Excessive farm antibiotics fuelling superbug epidemic

In a report published today, the Soil Association warns there is now “overwhelming evidence” that the excessive use of antibiotics on UK livestock farms is contributing to the rise of drug resistance in human E. coli infections.

The report, E. coli superbugs on farms and food estimates that 750,000–1,500,000 people in the UK contracted an E. coli infection in 2011, resulting in nearly 40,000 cases of blood poisoning and nearly 8,000 deaths. Cases of E. coli blood poisoning have increased nearly fourfold in the last 20 years.

The report highlights concerns over a new and virulent form of E. coli. known as ESBL E. coli. It is described by Government scientists as “extremely resistant” to many classes of antibiotics. Patients with ESBL E. coli blood poisoning are nearly three times as likely to die as other affected patients.

The prevalence of ESBL E. coli on British farms has increased dramatically since it was first identified in 2004. This, says the Soil Association, is “almost certainly due to high levels of antibiotic use on farms”.

Professor Peter Collignon, director of the Infectious Diseases Unit and Microbiology Department at Canberra Hospital, Australia, who wrote the foreword of the report said: “It is very important that we stop multi-resistant bacteria developing in food animals to prevent their spread to people. To do that we need to address the issue of inappropriate use of antibiotics in farming, just as much as in the health profession”.

Dr Ron Daniels from the United Kingdom Sepsis Trust, in a statement of support, said: “It is now certain that agricultural, veterinary and food industry use of antibiotics – which represents one half of all antibiotic use in the U.K – impacts on antibiotic resistance in animals which in turn impacts on antibiotic resistance in humans. Antibiotic resistance is developing faster than we can develop new antibiotics – if we don’t act now, we will rapidly arrive at a situation where we are unable to treat some bacterial infections.”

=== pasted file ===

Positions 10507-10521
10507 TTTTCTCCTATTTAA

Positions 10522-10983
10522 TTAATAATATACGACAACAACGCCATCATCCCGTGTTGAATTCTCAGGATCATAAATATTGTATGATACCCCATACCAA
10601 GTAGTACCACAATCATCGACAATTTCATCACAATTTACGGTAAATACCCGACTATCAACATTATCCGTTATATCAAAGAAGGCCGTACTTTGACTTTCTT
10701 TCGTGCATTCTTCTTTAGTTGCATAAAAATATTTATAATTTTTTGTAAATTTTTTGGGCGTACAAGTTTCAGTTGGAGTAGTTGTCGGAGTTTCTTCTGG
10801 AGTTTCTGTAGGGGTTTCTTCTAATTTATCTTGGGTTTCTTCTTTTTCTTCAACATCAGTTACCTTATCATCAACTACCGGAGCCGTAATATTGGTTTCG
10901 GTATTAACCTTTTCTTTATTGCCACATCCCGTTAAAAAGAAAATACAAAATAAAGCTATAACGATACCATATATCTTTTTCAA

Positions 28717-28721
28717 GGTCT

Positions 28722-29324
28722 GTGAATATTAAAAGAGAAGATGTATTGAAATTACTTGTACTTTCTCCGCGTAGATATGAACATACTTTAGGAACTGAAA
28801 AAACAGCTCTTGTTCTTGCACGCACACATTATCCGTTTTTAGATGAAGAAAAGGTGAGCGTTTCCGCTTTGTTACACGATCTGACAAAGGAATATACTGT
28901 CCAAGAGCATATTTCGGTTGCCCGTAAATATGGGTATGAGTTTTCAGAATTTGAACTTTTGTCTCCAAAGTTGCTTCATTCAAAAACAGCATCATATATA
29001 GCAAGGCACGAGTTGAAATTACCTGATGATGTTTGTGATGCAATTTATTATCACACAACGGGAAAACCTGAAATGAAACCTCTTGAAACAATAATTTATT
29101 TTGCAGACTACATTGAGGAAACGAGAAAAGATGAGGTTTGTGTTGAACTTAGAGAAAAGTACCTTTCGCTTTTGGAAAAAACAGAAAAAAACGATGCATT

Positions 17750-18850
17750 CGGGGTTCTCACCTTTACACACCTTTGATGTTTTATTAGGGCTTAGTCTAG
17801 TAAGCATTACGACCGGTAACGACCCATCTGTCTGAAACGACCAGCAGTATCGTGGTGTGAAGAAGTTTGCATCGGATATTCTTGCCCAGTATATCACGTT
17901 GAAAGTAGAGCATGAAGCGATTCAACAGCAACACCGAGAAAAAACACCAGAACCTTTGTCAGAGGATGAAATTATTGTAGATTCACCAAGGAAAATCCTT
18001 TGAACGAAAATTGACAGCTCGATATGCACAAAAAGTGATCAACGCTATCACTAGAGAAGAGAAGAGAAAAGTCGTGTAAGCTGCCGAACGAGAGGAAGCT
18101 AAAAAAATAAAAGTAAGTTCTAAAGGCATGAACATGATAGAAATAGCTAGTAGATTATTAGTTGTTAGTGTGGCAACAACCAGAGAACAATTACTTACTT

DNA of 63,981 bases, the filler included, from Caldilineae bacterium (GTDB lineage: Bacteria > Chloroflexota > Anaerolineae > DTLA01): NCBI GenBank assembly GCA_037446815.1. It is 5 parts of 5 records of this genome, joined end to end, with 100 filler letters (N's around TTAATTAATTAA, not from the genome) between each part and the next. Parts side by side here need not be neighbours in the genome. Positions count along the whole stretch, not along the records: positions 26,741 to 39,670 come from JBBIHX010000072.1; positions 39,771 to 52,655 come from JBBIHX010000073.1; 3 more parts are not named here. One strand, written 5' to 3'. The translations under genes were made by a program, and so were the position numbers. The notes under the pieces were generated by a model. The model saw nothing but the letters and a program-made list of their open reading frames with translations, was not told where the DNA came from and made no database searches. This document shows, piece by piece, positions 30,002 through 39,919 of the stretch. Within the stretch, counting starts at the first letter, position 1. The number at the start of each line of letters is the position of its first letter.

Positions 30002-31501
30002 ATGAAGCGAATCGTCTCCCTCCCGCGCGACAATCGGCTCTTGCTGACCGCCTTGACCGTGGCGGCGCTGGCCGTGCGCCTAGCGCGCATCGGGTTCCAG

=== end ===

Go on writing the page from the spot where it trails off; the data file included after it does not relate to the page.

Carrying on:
Richard Young, Soil Association policy advisor and co-author of the report, said:

“Just about every non-organic chicken in the UK is still routinely put on antibiotics from the day it is hatched. The UK does not have an effective strategy for addressing the rising levels of antibiotic resistance on farms and food, and is the only EU country still allowing antibiotics to be advertised to farmers.”

The Soil Association’s key recommendations include:

·        Phasing out the preventative use of antibiotics in healthy animals and halving the overall use of antibiotics on farms within five years.

·        Moving towards higher welfare and less intensive production systems which have the potential to reduce the use of antibiotics in farming significantly. [3]

·        Greatly reduce the use of modern cephalosporins and fluoroquinolones and prohibit off-label use.

·        Prohibit the advertising of antibiotics to farmers in the UK and any advertisement to veterinary surgeons should be purely factual and not emotive in any way.